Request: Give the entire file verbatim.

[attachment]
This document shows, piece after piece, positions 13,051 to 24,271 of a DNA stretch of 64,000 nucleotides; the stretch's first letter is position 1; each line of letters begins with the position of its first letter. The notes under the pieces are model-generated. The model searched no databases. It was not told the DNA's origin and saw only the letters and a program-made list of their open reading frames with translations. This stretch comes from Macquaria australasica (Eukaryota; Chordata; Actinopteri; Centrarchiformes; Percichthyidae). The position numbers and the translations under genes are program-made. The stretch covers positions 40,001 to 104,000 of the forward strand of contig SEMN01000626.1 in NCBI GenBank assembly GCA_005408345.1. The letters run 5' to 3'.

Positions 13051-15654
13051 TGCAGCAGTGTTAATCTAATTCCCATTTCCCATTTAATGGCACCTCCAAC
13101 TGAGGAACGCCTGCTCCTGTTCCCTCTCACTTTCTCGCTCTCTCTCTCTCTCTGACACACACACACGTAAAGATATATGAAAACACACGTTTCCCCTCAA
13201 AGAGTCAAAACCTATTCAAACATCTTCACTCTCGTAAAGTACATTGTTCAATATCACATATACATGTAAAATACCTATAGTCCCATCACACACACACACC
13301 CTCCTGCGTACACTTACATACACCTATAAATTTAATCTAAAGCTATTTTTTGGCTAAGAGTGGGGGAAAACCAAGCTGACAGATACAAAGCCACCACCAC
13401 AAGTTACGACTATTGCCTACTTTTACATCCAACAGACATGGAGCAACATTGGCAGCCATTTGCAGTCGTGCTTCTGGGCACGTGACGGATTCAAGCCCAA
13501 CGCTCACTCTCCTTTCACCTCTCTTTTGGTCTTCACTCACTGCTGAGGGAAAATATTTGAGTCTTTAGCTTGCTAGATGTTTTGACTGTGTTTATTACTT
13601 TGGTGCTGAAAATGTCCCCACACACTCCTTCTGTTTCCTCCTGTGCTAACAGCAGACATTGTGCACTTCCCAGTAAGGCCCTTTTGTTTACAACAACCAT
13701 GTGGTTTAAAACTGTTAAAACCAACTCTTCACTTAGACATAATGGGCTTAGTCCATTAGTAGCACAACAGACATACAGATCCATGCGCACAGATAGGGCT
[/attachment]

This document shows, piece after piece, positions 13,051 to 24,271 of a DNA stretch of 64,000 nucleotides; the stretch's first letter is position 1; each line of letters begins with the position of its first letter. The notes under the pieces are model-generated. The model searched no databases. It was not told the DNA's origin and saw only the letters and a program-made list of their open reading frames with translations. This stretch comes from Macquaria australasica (Eukaryota; Chordata; Actinopteri; Centrarchiformes; Percichthyidae). The position numbers and the translations under genes are program-made. The stretch covers positions 40,001 to 104,000 of the forward strand of contig SEMN01000626.1 in NCBI GenBank assembly GCA_005408345.1. The letters run 5' to 3'.

Positions 13051-15654
13051 TGCAGCAGTGTTAATCTAATTCCCATTTCCCATTTAATGGCACCTCCAAC
13101 TGAGGAACGCCTGCTCCTGTTCCCTCTCACTTTCTCGCTCTCTCTCTCTCTCTGACACACACACACGTAAAGATATATGAAAACACACGTTTCCCCTCAA
13201 AGAGTCAAAACCTATTCAAACATCTTCACTCTCGTAAAGTACATTGTTCAATATCACATATACATGTAAAATACCTATAGTCCCATCACACACACACACC
13301 CTCCTGCGTACACTTACATACACCTATAAATTTAATCTAAAGCTATTTTTTGGCTAAGAGTGGGGGAAAACCAAGCTGACAGATACAAAGCCACCACCAC
13401 AAGTTACGACTATTGCCTACTTTTACATCCAACAGACATGGAGCAACATTGGCAGCCATTTGCAGTCGTGCTTCTGGGCACGTGACGGATTCAAGCCCAA
13501 CGCTCACTCTCCTTTCACCTCTCTTTTGGTCTTCACTCACTGCTGAGGGAAAATATTTGAGTCTTTAGCTTGCTAGATGTTTTGACTGTGTTTATTACTT
13601 TGGTGCTGAAAATGTCCCCACACACTCCTTCTGTTTCCTCCTGTGCTAACAGCAGACATTGTGCACTTCCCAGTAAGGCCCTTTTGTTTACAACAACCAT
13701 GTGGTTTAAAACTGTTAAAACCAACTCTTCACTTAGACATAATGGGCTTAGTCCATTAGTAGCACAACAGACATACAGATCCATGCGCACAGATAGGGCT